A critical part of being curious is to consider why something that worked in the past might no longer work in the present or future, which might require a culture change. Marshall Goldsmith’s book What Got You Here Won’t Get You There was a critical success for work culture, because he pointed out something that many leaders had not considered. There can be comfort in thinking we have discovered the solution to workplace culture problems. However, if we rest on our laurels, we might find that what worked in the past is no longer relevant to today’s market.
An Example: Ben and Jerry’s
An organization that embraces this concept is Ben and Jerry’s. One of the things that makes them innovative is that they are willing to let go of what is no longer successful. Ben and Jerry’s literally bury their old flavors. They have a business funeral. On their website, they have a gravesite for the dead and buried.
For example, on their site, they might showcase a flavor with dates from 1993-2001 when that flavor was successful, but now, they buried it because it is no longer popular. They do not lament over the loss of the idea. They simply recognize it was a great idea for its time, but now it is time to move onto bigger and better things.
It can be comfortable to cling to ways that were once successful. Leaders should consider what products or practices they have held onto past their usefulness date. Is there a system you have used for a long time that worked in the past, can you celebrate it and retire it? Maybe it is time to give it a business funeral.
3. They Set Ambitious Curiosity-Based Goals
Research from HBR found that 85% of C-suite executives across 17 countries believed that their organizations were bad at diagnosing problems. To improve this, some companies have determined to create a culture that focuses on asking questions and exploring new ideas.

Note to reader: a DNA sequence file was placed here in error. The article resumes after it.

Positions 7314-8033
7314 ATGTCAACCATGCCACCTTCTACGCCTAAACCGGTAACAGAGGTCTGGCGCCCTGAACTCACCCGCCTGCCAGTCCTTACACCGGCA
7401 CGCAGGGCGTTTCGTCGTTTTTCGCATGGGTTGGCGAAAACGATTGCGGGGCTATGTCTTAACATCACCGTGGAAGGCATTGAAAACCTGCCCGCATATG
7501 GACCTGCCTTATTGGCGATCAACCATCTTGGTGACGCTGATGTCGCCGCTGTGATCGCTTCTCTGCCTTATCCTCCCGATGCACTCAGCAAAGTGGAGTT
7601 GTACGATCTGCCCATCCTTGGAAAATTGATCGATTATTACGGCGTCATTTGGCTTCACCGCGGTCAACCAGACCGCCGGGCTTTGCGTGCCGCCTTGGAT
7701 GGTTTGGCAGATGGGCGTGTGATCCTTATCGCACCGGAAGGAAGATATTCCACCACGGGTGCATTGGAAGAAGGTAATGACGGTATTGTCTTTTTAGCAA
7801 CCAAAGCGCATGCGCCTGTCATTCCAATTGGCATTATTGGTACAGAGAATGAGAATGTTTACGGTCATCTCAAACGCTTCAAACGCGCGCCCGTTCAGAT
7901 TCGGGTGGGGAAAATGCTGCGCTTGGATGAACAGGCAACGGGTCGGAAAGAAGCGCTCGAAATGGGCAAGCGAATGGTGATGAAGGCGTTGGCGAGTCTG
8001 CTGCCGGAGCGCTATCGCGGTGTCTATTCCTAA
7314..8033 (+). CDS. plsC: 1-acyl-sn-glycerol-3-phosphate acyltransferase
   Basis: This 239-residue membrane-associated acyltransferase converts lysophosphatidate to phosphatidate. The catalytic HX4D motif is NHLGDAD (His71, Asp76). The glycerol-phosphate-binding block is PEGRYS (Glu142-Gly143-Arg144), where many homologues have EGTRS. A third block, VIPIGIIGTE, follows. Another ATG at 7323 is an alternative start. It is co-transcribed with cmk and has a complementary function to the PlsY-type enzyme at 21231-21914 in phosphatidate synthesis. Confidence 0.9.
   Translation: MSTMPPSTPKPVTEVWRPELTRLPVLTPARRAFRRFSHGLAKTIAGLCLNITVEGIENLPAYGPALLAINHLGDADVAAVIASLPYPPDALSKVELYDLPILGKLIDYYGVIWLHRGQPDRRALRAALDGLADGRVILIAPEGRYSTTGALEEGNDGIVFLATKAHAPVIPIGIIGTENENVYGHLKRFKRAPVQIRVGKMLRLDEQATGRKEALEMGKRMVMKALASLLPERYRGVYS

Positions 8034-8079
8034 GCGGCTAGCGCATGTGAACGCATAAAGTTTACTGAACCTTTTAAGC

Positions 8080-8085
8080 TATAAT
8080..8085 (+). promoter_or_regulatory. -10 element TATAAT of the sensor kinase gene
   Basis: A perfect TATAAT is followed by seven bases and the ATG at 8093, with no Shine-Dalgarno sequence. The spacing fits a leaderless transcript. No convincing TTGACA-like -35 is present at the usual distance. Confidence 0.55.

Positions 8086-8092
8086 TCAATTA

An Example: Novartis
At Novartis, they set high expectations for the development of curiosity within their organization’s business culture. They set goals for their employees to spend 5% of their time or 100 hours a year developing their curiosity. To assist in achieving that goal, they host webinars, fund training, and inspire their employees through curiosity-based events.
Organizations can enforce the importance of curiosity by making curiosity development part of their organizational culture in their yearly performance review.
Leaders can improve organizational behavior by asking employees to provide insight on ways they would like to develop their curiosity. When employees have input into goals, they feel a sense of ownership and responsibility, which makes goals more meaningful while still being attainable and challenging.
Leaders can schedule monthly or quarterly meetings to assess progress in these areas.
In organizational culture theory, a group of people has a standard set of values. It is critical to include curiosity as one of those values. Giving lip-service to cultural goals is not enough. Leaders must model the behaviors they desire in their followers. Creating an organizational culture of curiosity depends on leaders who can create an atmosphere where questions and ideas are embraced. When that occurs, leaders create a company culture with a path to a more engaged, innovative, and productive organization.